Rowe: You are right my friend. You are absoultely right. The "dis-unity thing" is a direct result of not having a cultural foundation and orientation with which to support one agenda. Also, many African-Americans feel they cannot relate to Africa or African people any no longer.

Sunnubian: It only sidetracked us, made us forget our own, neglect our own, dislike our own, etc., in our rush to assimulate into the predominate race, to be like white.

Rowe: Well Sunnubian, honey you are certainly entitled to your opinion and by all means its yours to claim.

Sunnubian: I am not proposing that all the black schools remain black, merely that they should have remained open and that all schools should be integrated predominately by the make-up of the community that the school is in and that it should not matter if the school if predominately black or predominately white as long as all the the schools are equally funded and equiped to education the students attending and racism and discrimination of any kind is not tolerated or inherent within the institution.

Rowe: That was perfectly stated. I agree with you wholeheartedly. And if there's nothing else, I will now leave you with the last word. I've got to run as well.

References:

1. Stolen Legacy: Greek Philosophy is Stolen African Philosophy by George James

2. African Origin of Civilization: Myth or Reality by Cheikh Anta Diop

3. The African Unconscious: Roots of Ancient Mysticism and Modern Psychology by black psychologist Edward Bruce Bynum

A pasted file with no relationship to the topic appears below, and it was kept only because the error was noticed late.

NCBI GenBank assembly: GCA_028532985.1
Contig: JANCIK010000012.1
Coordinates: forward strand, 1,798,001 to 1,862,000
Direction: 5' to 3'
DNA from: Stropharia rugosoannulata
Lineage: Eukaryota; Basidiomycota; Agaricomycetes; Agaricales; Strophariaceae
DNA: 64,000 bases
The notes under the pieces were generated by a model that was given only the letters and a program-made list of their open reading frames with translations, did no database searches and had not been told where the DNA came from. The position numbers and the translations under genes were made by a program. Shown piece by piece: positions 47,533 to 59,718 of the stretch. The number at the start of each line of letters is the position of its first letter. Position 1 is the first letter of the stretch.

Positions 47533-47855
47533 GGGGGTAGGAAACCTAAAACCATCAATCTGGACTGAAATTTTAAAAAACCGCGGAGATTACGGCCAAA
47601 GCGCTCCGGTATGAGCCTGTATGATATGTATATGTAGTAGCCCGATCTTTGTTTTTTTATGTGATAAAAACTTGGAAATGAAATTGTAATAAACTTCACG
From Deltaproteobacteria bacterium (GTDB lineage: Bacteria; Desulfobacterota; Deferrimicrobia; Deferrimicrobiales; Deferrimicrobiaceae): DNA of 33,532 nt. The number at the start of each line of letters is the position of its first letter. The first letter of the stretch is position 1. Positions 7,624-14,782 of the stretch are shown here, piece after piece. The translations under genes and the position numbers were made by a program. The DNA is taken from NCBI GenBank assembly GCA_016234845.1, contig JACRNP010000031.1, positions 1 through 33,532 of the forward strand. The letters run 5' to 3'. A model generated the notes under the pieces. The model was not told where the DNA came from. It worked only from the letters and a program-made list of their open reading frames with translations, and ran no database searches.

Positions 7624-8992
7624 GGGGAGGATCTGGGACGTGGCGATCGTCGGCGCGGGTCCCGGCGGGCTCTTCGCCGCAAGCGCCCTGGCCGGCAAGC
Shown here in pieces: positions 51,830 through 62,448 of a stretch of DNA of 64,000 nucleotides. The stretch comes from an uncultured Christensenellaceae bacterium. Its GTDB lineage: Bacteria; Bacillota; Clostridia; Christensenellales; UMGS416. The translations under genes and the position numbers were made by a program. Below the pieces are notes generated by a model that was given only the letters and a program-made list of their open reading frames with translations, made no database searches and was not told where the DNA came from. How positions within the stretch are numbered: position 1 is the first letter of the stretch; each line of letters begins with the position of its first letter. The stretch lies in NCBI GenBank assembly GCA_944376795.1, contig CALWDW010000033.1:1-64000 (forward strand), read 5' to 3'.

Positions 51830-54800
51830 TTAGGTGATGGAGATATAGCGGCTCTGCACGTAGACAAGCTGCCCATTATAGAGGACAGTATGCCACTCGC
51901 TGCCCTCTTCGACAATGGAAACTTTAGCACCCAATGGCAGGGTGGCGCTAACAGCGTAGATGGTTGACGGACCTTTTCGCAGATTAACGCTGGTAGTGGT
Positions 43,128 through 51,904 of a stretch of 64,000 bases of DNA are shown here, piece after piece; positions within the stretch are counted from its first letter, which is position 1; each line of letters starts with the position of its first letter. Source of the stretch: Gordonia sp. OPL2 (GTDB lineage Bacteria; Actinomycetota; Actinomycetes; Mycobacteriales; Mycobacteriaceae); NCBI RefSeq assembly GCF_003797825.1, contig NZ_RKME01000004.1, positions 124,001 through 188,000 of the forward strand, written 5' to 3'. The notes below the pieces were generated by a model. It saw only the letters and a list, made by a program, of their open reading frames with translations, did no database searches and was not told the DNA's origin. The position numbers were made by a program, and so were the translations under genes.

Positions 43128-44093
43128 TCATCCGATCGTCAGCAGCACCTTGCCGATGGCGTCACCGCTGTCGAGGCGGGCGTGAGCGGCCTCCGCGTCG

[This message was edited by Rowe on December 13, 2003 at 08:55 PM.]
quote:
Originally posted by Rowe:

Ok, and the next time, I will tell you that I never said anything about Europeans not having a culture. I of all people know that Europeans have a very efficient monolithic culture with nationalistic and political objectives that are still very much the same as they were during the time of African colonization. I never spoke out against black people being self-sufficient and independent. I never said anything about black schools being inferior to white schools. In fact, no one even bothered to ask me about my point of view on any these issues. You simply thought that just because I support black people having the right to attend white institutions that I 'must be' against black indenpendency. I thought some posters would know me better than that. And how you could reach such conclusions, I will never know.
I think no one "asked" because you were quite clear in TELLING us exactly what this was about.
quote:
  • The Brown vs. Board of Education case was imperative so that children and adult Americans of African descent could pursue education wherever they chose. It had little to do with desegrating schools (hmmm... I wonder how it's written up in the history books? brosmile) and more to do with being able to exercise our free will. Why should a person restrict themselves to a predominately black school? Why should a person restrict themselves to patronizing only "black restaurants," "black water fountains" or toilets only "used by blacks?" Its really silly.